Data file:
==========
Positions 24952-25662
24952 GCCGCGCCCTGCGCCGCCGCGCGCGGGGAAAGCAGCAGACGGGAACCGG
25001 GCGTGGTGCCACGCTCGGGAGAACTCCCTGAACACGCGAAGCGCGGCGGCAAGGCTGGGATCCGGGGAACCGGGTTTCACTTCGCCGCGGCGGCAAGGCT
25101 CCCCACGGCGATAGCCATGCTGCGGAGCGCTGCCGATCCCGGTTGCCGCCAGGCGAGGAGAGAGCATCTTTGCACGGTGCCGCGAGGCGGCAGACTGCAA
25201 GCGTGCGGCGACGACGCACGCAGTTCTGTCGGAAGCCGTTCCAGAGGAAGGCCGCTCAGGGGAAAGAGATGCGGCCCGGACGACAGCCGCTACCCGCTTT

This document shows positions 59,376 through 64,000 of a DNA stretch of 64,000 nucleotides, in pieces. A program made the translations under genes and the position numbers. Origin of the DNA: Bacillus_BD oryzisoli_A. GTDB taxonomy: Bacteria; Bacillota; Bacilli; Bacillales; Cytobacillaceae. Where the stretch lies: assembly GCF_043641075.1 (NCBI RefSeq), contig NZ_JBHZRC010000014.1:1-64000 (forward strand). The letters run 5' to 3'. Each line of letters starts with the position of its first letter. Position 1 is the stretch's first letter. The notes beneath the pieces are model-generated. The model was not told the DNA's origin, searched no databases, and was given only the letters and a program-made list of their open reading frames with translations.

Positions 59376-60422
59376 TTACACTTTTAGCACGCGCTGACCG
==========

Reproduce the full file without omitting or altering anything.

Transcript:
Positions 24952-25662
24952 GCCGCGCCCTGCGCCGCCGCGCGCGGGGAAAGCAGCAGACGGGAACCGG
25001 GCGTGGTGCCACGCTCGGGAGAACTCCCTGAACACGCGAAGCGCGGCGGCAAGGCTGGGATCCGGGGAACCGGGTTTCACTTCGCCGCGGCGGCAAGGCT
25101 CCCCACGGCGATAGCCATGCTGCGGAGCGCTGCCGATCCCGGTTGCCGCCAGGCGAGGAGAGAGCATCTTTGCACGGTGCCGCGAGGCGGCAGACTGCAA
25201 GCGTGCGGCGACGACGCACGCAGTTCTGTCGGAAGCCGTTCCAGAGGAAGGCCGCTCAGGGGAAAGAGATGCGGCCCGGACGACAGCCGCTACCCGCTTT

This document shows positions 59,376 through 64,000 of a DNA stretch of 64,000 nucleotides, in pieces. A program made the translations under genes and the position numbers. Origin of the DNA: Bacillus_BD oryzisoli_A. GTDB taxonomy: Bacteria; Bacillota; Bacilli; Bacillales; Cytobacillaceae. Where the stretch lies: assembly GCF_043641075.1 (NCBI RefSeq), contig NZ_JBHZRC010000014.1:1-64000 (forward strand). The letters run 5' to 3'. Each line of letters starts with the position of its first letter. Position 1 is the stretch's first letter. The notes beneath the pieces are model-generated. The model was not told the DNA's origin, searched no databases, and was given only the letters and a program-made list of their open reading frames with translations.

Positions 59376-60422
59376 TTACACTTTTAGCACGCGCTGACCG